Dioxins still impact vets, families
WASHINGTON — The United States sprayed more than 19 million gallons of defoliant over the jungles of Vietnam, a tactic designed to kill the forests and deny cover to the enemy.
The chemical worked. Miles of vegetation withered and died.
It also exposed an estimated 3 million U.S. troops and millions more Vietnamese to dioxin, the same toxic chemical reportedly used to poison Viktor Yushchenko, a candidate in the disputed presidential election in Ukraine.
Experts say it is unlikely that many, if any, Americans absorbed the dose Yushchenko ingested. Tests confirmed by three labs in the Netherlands and Germany showed that Yushchenko had 100,000 units of the poison per gram of blood fat, the second-highest concentration on record.
Mark A. Brown, a toxicologist who heads the environmental agents service of the Veterans Affairs Department, said it is uncertain just how much dioxin U.S. troops absorbed from their exposure to dioxin-contaminated Agent Orange in Vietnam.
A study years after the war ended suggested that U.S. ground forces probably had blood levels of dioxin in the range of 5 parts to 10 parts per trillion.
Troops handling the herbicide — named Agent Orange for the color of a stripe on 55-gallon shipping drums — may have developed blood levels of about 20 parts per trillion.
While a small dose in comparison to that given Yushchenko, it was enough, according to some studies, to cause cancer, diabetes, nerve damage and other diseases in susceptible individuals. Studies also linked the toxin to a birth defect, spina bifida, in children of troops who served in Vietnam.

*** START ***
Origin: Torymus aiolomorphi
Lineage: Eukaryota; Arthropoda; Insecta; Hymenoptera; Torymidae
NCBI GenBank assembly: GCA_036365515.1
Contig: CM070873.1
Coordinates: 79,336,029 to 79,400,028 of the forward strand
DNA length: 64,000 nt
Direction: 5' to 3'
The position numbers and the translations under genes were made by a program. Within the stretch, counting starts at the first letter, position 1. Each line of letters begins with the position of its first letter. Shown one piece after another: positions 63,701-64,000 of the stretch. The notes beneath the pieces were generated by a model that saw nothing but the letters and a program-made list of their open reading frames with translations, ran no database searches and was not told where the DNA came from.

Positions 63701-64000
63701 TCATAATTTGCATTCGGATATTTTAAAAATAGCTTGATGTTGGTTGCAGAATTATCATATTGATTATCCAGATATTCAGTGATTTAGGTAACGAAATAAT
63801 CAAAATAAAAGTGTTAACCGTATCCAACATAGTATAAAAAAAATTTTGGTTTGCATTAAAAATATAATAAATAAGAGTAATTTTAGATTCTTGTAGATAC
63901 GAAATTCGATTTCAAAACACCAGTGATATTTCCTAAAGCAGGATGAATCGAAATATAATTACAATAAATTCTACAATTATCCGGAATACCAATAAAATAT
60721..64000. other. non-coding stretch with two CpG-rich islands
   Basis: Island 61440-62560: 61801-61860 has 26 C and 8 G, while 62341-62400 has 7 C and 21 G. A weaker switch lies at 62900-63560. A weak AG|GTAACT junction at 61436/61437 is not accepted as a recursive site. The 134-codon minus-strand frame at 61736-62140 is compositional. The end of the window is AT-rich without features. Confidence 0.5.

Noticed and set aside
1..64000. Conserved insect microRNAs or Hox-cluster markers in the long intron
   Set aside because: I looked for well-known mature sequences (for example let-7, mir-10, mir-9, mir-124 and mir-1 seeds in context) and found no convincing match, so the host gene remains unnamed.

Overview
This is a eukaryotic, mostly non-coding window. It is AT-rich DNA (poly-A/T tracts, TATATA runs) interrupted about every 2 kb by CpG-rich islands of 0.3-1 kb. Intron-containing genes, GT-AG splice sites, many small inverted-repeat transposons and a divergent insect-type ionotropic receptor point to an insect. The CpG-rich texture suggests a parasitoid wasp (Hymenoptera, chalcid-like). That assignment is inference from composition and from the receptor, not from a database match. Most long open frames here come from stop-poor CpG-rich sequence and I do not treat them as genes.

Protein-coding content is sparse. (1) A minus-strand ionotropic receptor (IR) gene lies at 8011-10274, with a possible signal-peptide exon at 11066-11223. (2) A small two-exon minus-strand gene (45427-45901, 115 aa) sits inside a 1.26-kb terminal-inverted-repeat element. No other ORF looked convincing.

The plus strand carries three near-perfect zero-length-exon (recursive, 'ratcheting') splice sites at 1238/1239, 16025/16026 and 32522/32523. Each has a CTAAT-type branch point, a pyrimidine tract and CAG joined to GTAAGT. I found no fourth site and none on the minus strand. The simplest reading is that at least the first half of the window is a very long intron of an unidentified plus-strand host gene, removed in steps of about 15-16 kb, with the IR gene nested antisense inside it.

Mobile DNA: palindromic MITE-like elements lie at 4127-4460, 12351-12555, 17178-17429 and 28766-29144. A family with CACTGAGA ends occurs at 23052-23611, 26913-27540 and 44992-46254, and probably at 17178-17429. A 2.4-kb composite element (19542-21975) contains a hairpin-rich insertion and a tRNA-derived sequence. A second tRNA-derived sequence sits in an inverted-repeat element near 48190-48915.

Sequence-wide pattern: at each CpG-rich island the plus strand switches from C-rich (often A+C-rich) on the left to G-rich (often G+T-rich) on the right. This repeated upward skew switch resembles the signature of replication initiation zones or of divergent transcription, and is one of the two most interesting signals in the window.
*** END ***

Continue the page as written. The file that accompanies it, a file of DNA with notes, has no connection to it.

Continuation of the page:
Based on these studies, Congress instructed the department to assume that any of a long list of diseases developed by Vietnam veterans could be considered as caused by Agent Orange.
In effect, the government decided that the diseases were at least as likely to have been caused by dioxin in Agent Orange as they were to have been caused by anything else. Therefore, veterans were entitled to compensation and medical care without having to prove their disorder was caused by the herbicide.
At first, the diseases were relatively rare cancers, Brown said. Over time, new disorders were added. Today, the list includes 23 types of soft tissue cancer, four respiratory cancers, multiple myeloma, Hodgkin’s disease, prostate cancer and a nerve disorder.
Under President Clinton, Congress added diabetes to the list. An estimate at the time, Brown said, was that the addition of diabetes — a lingering disease that is expensive to treat — added $3 billion every five years to the Agent Orange compensation costs to Vietnam veterans.
“Since all of the other diseases were relatively rare and less expensive to treat, the addition of diabetes completely dwarfed all the other disorders,” Brown said.
The government also began providing for the treatment of children with spina bifida who were born to Vietnam veterans. The coverage was virtually for a lifetime, said Brown, and covered rehabilitation, special training and even wheelchairs. He said about 1,000 children — now adults — receive that benefit.
Some veterans have been judged disabled because of their contact with Agent Orange. Disability payments can range from $108 a month to almost $3,000 a month, depending on the level of disability and the number of dependents supported by the veteran.
Just how much the VA is paying to compensate for Agent Orange exposure and for medical care of diseases linked to the herbicide is difficult to determine, department spokesman Jim Benson said, because agency records do not put Agent Orange exposure into a separate category from other types of medical or disability payments.
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